Standard nested RAID10 is not possible with three drives so you may be stuck with RAID5 out of those two options.
Under Linux you can use the single-level RAID10 driver over three drives. This acts like RAID5 but with mirroring rather than checksums - giving both read performance similar to two or three drive RAID0 (depending on layout chosen and I/O pattern) and write performance similar to two drive RAID1. The redundancy offered is the same as that offered by RAID5, so essentially you get a better performing array (i.e. without the read-before-write performance hit usually seen with RAID5) with the same redundancy.
Some higher-end hardware controllers offer similar arrangements under various names. IBM controllers usually refer to it as RAID1E.
The arrangement shown in your edit is that used by the default settings for the Linux RAID10-over-three-drives arrangement and IBM's RAID1E. The linux driver offers several arrangement options (near, far and offset) which trade different performance metrics off against each other. For instance this layout:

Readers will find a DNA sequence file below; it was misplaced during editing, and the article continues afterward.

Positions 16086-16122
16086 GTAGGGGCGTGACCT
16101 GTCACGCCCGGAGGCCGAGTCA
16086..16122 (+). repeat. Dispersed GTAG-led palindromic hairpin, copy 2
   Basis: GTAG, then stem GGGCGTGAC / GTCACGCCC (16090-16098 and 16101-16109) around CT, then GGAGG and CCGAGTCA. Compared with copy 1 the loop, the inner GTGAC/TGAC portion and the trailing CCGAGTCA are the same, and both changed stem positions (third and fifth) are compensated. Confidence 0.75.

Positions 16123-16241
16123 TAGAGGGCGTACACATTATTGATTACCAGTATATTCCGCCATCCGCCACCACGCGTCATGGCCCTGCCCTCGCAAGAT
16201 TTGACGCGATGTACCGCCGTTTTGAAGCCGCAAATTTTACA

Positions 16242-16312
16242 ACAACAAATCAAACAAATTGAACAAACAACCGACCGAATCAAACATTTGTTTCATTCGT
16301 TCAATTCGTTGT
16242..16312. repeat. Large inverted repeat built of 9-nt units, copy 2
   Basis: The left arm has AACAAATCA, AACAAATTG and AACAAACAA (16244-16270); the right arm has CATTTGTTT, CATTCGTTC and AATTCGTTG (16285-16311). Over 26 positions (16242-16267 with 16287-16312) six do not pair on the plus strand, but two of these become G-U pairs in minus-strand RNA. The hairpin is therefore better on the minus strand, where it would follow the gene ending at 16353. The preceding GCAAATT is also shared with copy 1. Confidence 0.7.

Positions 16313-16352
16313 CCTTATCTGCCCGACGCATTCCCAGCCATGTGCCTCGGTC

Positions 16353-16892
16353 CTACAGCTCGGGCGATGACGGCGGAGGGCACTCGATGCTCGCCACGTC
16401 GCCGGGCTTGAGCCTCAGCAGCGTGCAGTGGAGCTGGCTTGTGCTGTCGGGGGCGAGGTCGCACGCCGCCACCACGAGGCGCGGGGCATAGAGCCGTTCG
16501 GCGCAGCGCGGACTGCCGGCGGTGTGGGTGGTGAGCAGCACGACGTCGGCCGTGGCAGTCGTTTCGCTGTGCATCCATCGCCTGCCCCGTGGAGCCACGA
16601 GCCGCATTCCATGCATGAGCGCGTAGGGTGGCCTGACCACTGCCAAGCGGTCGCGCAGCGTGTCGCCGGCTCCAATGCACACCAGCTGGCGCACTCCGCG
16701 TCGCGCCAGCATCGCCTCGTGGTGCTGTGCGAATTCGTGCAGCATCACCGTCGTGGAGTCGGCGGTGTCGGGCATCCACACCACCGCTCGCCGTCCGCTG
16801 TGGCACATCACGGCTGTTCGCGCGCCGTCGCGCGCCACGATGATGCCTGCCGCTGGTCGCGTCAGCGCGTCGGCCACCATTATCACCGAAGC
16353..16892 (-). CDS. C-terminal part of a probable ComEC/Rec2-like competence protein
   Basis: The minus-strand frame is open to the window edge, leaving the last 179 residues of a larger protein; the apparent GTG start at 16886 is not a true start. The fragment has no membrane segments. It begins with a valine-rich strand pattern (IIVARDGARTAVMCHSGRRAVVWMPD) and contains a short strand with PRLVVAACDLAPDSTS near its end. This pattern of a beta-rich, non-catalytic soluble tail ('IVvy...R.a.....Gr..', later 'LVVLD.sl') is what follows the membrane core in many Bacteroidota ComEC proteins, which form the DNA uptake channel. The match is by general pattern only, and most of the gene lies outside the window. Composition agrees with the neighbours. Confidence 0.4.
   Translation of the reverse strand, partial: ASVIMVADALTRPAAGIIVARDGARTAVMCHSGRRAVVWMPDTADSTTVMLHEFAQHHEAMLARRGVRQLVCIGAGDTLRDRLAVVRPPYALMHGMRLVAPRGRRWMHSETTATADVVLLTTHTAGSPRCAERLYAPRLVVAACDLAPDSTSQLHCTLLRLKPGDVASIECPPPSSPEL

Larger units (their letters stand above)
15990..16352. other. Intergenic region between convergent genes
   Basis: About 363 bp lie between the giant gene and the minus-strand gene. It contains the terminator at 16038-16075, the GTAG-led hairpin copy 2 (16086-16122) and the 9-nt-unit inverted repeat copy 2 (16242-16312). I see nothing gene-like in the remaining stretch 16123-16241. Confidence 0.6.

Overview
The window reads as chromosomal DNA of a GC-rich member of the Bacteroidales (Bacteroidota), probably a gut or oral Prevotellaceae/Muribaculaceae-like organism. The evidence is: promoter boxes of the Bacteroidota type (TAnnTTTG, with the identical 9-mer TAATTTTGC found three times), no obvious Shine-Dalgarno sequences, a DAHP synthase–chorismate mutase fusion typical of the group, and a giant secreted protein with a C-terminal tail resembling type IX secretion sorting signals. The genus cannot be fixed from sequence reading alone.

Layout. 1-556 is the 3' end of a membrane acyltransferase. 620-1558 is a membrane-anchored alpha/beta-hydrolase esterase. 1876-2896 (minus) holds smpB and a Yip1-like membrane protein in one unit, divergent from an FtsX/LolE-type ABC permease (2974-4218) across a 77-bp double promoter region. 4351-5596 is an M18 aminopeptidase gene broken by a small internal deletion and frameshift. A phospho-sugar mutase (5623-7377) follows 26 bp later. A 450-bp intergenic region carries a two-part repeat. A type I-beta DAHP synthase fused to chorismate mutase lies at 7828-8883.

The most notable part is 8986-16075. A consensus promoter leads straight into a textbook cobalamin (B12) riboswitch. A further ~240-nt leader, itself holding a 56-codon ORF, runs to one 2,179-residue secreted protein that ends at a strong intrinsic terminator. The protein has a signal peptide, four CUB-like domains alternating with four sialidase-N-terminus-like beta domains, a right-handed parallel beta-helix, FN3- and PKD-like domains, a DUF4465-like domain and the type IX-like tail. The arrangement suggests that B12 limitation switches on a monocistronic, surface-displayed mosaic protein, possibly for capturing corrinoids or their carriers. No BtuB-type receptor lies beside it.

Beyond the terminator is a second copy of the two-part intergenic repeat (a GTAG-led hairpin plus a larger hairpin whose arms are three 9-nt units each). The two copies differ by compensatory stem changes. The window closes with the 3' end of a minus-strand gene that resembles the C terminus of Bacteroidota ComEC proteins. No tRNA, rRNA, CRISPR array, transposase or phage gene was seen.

1 2 3
4 5 6
... ... ...
N-2 N-1 N
2 3 1
5 6 4
... ... ...
N-1 N N-2
has performance gains for reading. Essentially it acts like a three-drive RAID0 for just reads and better still it could potentially concentrate pure read activity to the faster end of the platters of spinning-disks. It suffers on write performance with spinning disks though because the heads will end up doing half sweeps or worse more often especially for writes to sequential blocks. The default arrangement generally has write performance no better then a 2-drive RAID0 but write performance generally no worse than RAID1. See http://en.wikipedia.org/wiki/Non-standard_RAID_levels#Linux_MD_RAID_10 for some more detail.
Which and Why:
To cut a long story short: if RADI1E/RAID10x3n2/what-ever-your-controller-calls-it is available in your environment and all other things are equal it should perform better than RAID5 while offering the same "any single drive can fail" redundancy, so I would say it is preferable for performance reasons. If space is more important than performance (especially write speed) then go with RAID5 as that will give you two drives worth of space rather than 1.5x.
Under Linux some would warn that 3-device RAID10 it is far less mature and tested by time than the RAID5 driver (though I think it has been in the mainline kernels long enough and been used enough to consider it relatively stable rather than "experimental"). Also if you are working in a large environment with many admins, factor in the chance of other people not understanding (only being familiar with the common 0/1/5/6/10 levels) and messing something up in their confusion!